During the pandemic, the popularity of bread baking surged. There were many recipes and photos shared but one type dominated social feeds: sourdough. Suddenly, millions of people had the time at home to wait for a starter to ferment and a good dough to rise.
When you think about it (and we’re sure you do), baking bread has some lessons for marketing. Let’s talk about a few of them:
You Need to Know Who You Are: The best bread bakers make bread that they love to eat. And this translates to marketing. You are a company that brings something unique to the market. You should not only know what that is but enjoy it and be proud of it. If it isn’t something that you naturally love to talk about when someone asks what you do, you may not have figured out your brand story just yet.
You Need a Good Foundation. When it comes to sourdough, your foundation is a good starter. You can buy a commercial starter, scoop some from a friend’s crock or put together your own from scratch. But you need something with a good ferment that’s been well-tended and was built with good ingredients.
In marketing, your brand identity is your starter. It’s the values, the reason why you exist. If it’s not there, you’re going to have a hard time getting any traction with your marketing.
You Need the Right Equipment. Bread doesn’t require much. But, at the very least, you’ll need a source of heat and a clean place to knead your dough. A rolling pin and a baking dish are also important. It’s much more about the ingredients than it is about the tools, but the tools are an important part of the process.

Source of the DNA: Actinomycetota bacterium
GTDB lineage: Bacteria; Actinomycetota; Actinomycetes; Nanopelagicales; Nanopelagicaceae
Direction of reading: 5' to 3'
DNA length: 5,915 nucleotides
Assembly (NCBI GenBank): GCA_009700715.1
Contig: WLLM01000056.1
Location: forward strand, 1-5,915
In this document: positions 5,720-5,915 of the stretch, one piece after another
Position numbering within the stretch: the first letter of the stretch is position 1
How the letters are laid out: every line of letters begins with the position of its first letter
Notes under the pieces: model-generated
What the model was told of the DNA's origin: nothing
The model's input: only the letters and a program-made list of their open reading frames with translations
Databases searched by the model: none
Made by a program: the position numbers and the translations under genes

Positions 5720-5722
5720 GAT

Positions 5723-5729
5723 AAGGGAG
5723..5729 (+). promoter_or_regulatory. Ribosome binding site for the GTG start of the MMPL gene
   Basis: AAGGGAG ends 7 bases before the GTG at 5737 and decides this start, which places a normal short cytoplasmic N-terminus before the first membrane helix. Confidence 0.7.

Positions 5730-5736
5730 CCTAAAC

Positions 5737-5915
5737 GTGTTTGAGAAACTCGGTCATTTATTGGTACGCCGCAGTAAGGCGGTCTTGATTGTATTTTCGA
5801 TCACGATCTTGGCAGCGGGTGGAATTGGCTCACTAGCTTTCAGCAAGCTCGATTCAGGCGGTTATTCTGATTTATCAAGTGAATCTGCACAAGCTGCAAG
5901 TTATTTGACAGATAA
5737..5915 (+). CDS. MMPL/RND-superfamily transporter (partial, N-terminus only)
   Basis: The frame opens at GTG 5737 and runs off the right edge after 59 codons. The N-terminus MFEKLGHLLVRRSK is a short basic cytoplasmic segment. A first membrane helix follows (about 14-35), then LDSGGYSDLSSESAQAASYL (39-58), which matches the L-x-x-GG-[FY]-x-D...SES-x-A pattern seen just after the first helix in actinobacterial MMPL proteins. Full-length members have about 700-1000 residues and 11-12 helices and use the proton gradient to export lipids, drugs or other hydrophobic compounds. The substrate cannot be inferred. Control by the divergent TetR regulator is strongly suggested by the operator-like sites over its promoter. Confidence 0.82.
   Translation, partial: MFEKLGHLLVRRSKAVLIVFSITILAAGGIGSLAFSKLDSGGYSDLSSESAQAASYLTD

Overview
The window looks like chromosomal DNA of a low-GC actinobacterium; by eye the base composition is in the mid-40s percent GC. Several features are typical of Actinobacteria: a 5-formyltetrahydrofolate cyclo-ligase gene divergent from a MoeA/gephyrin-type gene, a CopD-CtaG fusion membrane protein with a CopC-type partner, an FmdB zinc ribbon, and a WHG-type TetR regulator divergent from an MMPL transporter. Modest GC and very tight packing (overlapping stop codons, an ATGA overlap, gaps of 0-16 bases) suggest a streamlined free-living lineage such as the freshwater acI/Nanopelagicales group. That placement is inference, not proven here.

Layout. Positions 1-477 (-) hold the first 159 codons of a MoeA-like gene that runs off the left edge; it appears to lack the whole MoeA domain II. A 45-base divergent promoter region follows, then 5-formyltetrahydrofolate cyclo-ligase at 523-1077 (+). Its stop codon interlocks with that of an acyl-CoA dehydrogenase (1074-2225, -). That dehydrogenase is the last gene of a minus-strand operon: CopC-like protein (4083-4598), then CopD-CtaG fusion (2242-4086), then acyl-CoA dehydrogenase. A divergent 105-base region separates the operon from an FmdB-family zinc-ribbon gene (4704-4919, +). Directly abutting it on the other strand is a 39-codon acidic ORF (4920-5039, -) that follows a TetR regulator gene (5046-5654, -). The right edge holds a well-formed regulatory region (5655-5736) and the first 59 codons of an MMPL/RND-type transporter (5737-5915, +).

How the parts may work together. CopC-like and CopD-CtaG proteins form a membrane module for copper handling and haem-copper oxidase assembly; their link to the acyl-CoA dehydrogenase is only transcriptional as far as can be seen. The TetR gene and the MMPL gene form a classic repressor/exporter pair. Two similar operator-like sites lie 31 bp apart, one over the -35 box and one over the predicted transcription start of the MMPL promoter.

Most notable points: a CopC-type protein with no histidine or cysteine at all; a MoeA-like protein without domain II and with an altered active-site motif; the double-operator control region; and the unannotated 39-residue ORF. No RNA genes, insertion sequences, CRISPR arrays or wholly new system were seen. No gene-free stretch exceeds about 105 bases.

It’s not quite that spartan for marketing, but it can be easy to get distracted by the array of choices. With so many social media platforms, for instance, how do you keep up with all of them? You don’t, of course. You choose the places where your target audience hangs out and you focus on producing quality content to distribute there.
It Takes Time: Baking bread isn’t hard; it’s just slooooow. You’ve got to have a few hours to wait for it to rise, rise again and then bake.
And marketing? Yep, slow. Not always, but when it comes to gaining traction through social media and building trust through value-added content, patience comes in handy. One of the most common mistakes companies make is investing in marketing and then bailing before they see results. We’re talking months, not minutes.
A Little Experience Doesn’t Hurt. Anyone who has baked a lot of bread will tell you that they can feel when it’s kneaded enough, when it needs more water or when the inside is completely baked through. It’s a blend of art and science.
Art and science play well in marketing, too. There is a lot of value in relying on data to determine your target market and how to strategically connect with them. But there’s also experience that knows when a color scheme doesn’t represent your brand as well as another could or how to write an email that audiences will stop to read.
If you are interested in talking more about marketing (or bread!) we’d love to hear about your company and where you’re headed. Contact us at SJC Marketing and we’ll grab a cup of coffee and discuss how we can help your brand shine.